•Prayer, fasting, vigiling and nonviolent civil resistance to end the military occupation in Iraq and Afghanistan .

•That all soldiers refuse to participate in these wars

•That the Church actively support and encourage all conscientious objectors

•That all U.S. military and private contractors to refuse to engage in torture

•The closing of Guantanamo and other secret U.S. military prisons

•The eradication of the Military Commissions Act 2006

•Redirect our resources from war making and exploitation to meeting human needs and saving our planet

•An equitable redistribution of resources by simplifying our materialistic lifestyle

•All people of faith and goodwill join us for a nonviolent action in Washington , DC on January 11, 2007 , the 5th anniversary of the first prisoners arriving at Guantanamo , to call for its closing.

As we approach this season of Advent and Christmas, let us be people of Light. " "The Light shines in the darkness and the darkness does not
overcome it" (John 1:5).

Wednesday, November 01, 2006

Saints and dissent

James Martin, a Jesuit priest and author of My Life With the Saints, wrote an interesting op-ed article in today’s New York Times regarding saints and dissent in the church.
Last month, Pope Benedict XVI declared Mother Théodore Guérin, who lived and worked in rural Indiana in the mid-1800’s, a saint. She is therefore worthy of “public veneration” by Catholics worldwide. Mother Guérin founded the Sisters of Providence of St. Mary-of-the-Woods and started several schools and a college in the region.

You would think that this would have won her favor from the local bishop. You would be wrong.

At the time, the idea of an independent woman deciding where and when to open schools offended Célestine de la Hailandière, the Catholic bishop of Vincennes, Ind. In 1844, when Mother Guérin was away from her convent raising money, the bishop ordered her congregation to elect a new superior, in a bid to eject her from the very order of nuns that she had founded.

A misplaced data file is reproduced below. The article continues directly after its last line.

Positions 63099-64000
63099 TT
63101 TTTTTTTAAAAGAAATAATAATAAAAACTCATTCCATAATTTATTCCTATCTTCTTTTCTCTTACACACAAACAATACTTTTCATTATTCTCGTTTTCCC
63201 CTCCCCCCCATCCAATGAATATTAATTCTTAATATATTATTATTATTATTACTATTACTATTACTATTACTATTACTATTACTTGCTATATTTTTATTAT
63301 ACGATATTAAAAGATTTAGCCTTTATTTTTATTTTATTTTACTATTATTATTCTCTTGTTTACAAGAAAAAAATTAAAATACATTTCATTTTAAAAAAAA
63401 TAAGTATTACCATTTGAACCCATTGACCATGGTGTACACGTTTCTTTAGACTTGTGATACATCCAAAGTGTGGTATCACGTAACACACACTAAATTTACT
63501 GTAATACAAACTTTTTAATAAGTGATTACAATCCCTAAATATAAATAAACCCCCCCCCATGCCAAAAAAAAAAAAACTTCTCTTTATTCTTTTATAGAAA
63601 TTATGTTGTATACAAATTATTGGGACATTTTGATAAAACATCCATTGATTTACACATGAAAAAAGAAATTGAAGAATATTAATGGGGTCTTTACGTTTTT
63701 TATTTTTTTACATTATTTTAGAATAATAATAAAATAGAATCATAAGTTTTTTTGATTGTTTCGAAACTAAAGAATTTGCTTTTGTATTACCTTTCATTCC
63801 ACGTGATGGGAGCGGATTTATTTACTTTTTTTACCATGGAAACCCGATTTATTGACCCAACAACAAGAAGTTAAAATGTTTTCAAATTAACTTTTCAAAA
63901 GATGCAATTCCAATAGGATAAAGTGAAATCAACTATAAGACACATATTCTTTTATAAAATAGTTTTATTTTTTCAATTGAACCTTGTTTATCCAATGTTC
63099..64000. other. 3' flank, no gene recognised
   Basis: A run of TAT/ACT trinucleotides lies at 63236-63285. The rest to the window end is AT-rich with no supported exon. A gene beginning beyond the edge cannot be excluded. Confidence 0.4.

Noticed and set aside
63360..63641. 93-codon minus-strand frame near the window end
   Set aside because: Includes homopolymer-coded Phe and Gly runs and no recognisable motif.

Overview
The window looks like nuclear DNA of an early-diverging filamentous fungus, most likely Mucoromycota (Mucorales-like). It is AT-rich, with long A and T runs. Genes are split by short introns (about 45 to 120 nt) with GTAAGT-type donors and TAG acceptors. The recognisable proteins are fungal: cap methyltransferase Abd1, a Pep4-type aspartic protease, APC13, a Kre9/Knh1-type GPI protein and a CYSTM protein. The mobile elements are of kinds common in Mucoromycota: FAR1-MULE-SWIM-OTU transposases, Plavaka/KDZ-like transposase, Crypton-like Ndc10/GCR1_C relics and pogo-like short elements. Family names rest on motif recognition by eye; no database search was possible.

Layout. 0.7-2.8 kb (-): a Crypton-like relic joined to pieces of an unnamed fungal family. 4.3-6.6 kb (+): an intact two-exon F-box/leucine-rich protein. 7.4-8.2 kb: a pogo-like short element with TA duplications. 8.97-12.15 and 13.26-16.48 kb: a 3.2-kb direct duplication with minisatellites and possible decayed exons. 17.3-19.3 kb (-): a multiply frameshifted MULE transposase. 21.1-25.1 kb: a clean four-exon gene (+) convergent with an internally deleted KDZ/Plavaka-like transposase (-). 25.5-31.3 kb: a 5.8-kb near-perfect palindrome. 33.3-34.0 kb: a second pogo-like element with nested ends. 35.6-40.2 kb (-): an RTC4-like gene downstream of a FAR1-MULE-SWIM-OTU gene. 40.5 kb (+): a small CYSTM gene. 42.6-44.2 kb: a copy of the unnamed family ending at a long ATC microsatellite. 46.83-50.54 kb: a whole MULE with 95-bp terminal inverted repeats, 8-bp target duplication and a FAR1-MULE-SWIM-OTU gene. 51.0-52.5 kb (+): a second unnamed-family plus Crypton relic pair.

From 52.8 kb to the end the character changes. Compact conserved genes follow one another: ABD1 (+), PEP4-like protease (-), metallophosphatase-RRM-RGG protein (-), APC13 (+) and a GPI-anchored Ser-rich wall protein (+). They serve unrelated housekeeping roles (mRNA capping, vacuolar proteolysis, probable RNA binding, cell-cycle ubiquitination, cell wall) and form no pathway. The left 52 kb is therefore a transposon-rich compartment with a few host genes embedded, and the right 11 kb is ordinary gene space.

The independent-minded sisters simply re-elected Mother Guérin. Infuriated, Bishop Hailandière told the future saint that she was forbidden from setting foot in her own convent, since he, the bishop, considered himself its sole proprietor.
. . .
Many people think of the saints as docile, but Mother Guérin is not the only saint to have found herself at odds with local bishops, church officials or even the Vatican. Joan of Arc was burned at the stake at the behest of church officials. The writings of the great theologian Thomas Aquinas came under suspicion during his lifetime in the 13th century. And Ignatius Loyola, the founder of the Jesuits, was jailed during the Spanish Inquisition over complaints about his ideas on prayer.
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All Saints’ Day is a good time to remember that while most saints led lives of quiet service, some led the life of the noisy prophet, speaking the truth to power — even when that power was within the church.

Today the Catholic Church rightly honors all of its saints, even those it once mistreated, silenced or excommunicated. That includes Mother Théodore Guérin. It makes you wonder what Bishop Hailandière thinks from his post in heaven — or wherever he is today.

During this election year, we at Albany Catholic believe it is especially important for all of us to tolerate the ideas of people who might disagree with us. After all, we are all God's children and worthy of respect.

You can read the rest of the Father Martin's article here.